I have implemented a MS mode in APRS to improve the probabilities of seeing APRS packets during a Meteor Shower (MS). These are all implemented using the alt-S-FORMATS-MSCATTER command:

  1. Your grid square posit is placed in the TO address of your packets in order to get the shortest possible packet:
                  |   ||
                  |   |*- - P = SqrRoot(P/10): 2=40, 3=90, 5=250, 9=910
                  |   * - - H= heading /10:    2=20, 9=90, A=100, Z=350
                  * - - - - ]$[ indicates that the TO address is the
                            grid square and that the $ is the map symbol
  2. your digipeater path is removed
  3. CONTROLS-FILTER-DIRECT is enabled to ignore all but DIRECT packets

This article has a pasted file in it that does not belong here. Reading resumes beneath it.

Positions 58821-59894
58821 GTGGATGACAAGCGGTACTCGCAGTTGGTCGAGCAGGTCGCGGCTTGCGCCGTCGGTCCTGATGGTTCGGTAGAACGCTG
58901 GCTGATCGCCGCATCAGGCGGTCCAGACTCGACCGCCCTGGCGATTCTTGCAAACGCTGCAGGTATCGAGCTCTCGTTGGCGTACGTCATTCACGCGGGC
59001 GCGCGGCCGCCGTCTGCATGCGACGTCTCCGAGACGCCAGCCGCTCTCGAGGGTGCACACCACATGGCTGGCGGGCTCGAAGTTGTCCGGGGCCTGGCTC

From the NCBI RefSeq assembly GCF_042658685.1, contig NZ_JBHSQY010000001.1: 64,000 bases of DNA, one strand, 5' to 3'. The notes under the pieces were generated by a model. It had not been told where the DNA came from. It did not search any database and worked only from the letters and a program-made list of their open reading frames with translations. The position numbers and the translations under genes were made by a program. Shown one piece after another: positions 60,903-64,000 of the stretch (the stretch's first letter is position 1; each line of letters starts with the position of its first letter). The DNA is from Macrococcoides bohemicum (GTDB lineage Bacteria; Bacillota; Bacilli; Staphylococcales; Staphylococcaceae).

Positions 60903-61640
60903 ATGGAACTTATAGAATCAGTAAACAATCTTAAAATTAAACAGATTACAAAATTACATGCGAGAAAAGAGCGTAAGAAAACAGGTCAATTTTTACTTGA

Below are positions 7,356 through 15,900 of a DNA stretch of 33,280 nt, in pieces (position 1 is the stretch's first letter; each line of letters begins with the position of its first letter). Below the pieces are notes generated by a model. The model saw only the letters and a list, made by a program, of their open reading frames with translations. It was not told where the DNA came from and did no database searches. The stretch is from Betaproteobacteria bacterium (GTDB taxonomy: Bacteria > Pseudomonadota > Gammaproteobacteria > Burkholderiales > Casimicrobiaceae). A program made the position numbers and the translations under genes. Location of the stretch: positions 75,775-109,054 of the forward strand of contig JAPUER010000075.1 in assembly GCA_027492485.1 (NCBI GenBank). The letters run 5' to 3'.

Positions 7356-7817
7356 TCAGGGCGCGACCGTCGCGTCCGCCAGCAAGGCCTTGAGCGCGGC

4. CONTROLS-OTHER is set to capture OTHER packets
  5. The country is divided into four regions and everyone in each region transmits randomly on the same 15 second sycle. This significantly improves the chances that stations 500 to 1000 miles away will be LISTENING when a DX packet is being transmitted.
  6. When your station transmits, it will send from 10 to 20 copies of your packet (.25 secs each, or about 3 seconds total). Or a full 15 seconds of packets if you choose 100%.
  7. Your TNC is placed in FULL DUPLEX mode so multiple local TNC's will transmit at the same time, instead of collision avoidance.
  8. The objective is to see POSITS and record HEARD logs. There is NO enhancement given to other APRS packets (ie, messages).
In order for this to work optimally, everyone must be synchronized to within a few seconds of WWV! APRS will let the Northeast transmit from 00 to 15, then the Southeast to 30, then the Southwest to 45 and then the Northwest to 00. The dividing lines are 39 degrees latitude and 96 degrees longitude. Most Meteor showers only peak for a few days, so, although this mode will generate a LOT of local QRM on 145.79, it wont last long!